Usually the host will win the 'fight', but as a guest, it's good to put up a struggle a little, even if it is for show. I know some of you might think it's silly but that is the way it is!
Generally this will not apply if the person you are dining with is at least one to two generation older than you (10-20 years). It is understood that the person more senior usually picks up the tab. But of course, if you are the host, generally picking up the tab shows good Chinese manners.
Though, there is such a thing as 'social debt' even in Chinese culture. If your host is constantly inviting you for dinner and picking up the tab. YOU MUST repay the favour but asking them out to dinner and PICKING up the tab. If you don't, your invitations by the host will cease.
This is especially important when it comes to business functions and business entertaining especially if you do business or network with the Chinese (or anyone from Chinese culture). If you are seeing a client, you'll have to pick up the tab.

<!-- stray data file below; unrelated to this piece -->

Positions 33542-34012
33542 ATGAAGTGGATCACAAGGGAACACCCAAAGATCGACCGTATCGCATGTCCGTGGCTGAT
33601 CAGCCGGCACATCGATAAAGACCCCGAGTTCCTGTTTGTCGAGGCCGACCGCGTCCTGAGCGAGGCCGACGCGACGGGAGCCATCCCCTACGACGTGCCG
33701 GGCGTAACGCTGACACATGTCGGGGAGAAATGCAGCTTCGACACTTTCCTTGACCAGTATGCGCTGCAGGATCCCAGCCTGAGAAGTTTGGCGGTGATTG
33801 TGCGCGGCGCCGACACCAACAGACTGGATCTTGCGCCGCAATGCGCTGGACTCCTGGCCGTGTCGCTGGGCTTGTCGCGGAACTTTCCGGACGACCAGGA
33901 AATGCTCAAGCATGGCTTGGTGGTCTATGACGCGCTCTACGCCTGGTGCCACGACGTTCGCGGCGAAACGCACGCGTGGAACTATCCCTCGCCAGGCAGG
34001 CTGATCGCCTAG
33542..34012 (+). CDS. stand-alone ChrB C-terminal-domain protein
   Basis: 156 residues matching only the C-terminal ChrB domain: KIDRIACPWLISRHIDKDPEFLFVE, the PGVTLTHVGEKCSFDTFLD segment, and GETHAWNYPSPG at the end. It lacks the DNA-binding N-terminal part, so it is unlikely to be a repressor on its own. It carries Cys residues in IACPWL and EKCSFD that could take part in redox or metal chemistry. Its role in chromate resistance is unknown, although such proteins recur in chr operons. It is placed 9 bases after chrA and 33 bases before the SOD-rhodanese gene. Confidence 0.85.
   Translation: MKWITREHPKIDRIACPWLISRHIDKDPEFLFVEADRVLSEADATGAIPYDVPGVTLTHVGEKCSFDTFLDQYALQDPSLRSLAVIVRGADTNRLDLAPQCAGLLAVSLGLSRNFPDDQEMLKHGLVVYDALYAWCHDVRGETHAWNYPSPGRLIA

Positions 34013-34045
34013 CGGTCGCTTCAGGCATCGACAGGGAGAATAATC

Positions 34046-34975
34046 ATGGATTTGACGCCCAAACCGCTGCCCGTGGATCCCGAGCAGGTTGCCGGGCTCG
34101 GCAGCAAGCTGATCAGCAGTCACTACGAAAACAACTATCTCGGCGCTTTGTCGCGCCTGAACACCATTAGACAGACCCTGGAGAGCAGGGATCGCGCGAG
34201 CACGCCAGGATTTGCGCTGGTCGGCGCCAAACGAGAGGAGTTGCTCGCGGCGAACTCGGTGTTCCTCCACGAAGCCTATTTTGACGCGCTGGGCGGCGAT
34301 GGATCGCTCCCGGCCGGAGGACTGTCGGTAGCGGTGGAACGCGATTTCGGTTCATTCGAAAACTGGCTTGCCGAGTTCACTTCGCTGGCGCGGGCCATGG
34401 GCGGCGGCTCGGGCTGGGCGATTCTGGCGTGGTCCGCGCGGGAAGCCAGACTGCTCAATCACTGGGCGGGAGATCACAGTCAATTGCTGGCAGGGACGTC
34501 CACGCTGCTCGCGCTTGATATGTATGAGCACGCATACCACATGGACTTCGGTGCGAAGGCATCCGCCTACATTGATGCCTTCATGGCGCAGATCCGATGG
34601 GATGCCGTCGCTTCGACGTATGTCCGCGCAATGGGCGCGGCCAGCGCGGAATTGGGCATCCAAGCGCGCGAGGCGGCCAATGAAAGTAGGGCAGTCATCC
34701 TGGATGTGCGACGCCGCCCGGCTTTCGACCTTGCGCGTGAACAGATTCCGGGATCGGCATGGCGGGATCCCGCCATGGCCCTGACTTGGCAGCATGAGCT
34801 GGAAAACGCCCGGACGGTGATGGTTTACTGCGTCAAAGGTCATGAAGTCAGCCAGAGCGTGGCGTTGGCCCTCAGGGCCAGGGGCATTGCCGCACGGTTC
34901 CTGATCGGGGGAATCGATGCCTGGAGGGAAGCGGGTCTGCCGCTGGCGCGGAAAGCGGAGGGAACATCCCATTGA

The Issue of Red Packets in Chinese Manners
Red packets are the literal translation of the Chinese Words (Mandarin).
These are little envelopes which are "money packets", meaning they are used to put money inside only.
The reason why it is red is because it is to signify good luck, as red in Chinese culture is an auspicious color.
In other cultures, giving of money is considered distasteful, but not in Chinese culture.
It is good manners to give red packets to your loved ones, but usually only if you have married. If you are not, you are not expected to. Though if you are middle age and above and single, you may dish out red packets.
When do you give red packets?
These red packets are usually given at festive or happy events, such as weddings (usually preferred and common over a wedding gift), birthdays(instead of a gift), Chinese new year where the married will give to children and single family members or friends when they visit each other.
Just think of it as the Chinese people are hard core on being practical.
Red packets are to be given "down" your 'rank'. That means it is not common that red packets to be given to peers, unless at weddings. So grandparents give their children and grandchildren, and aunts and uncles give their nieces and nephews or children of their friends, so on and so forth.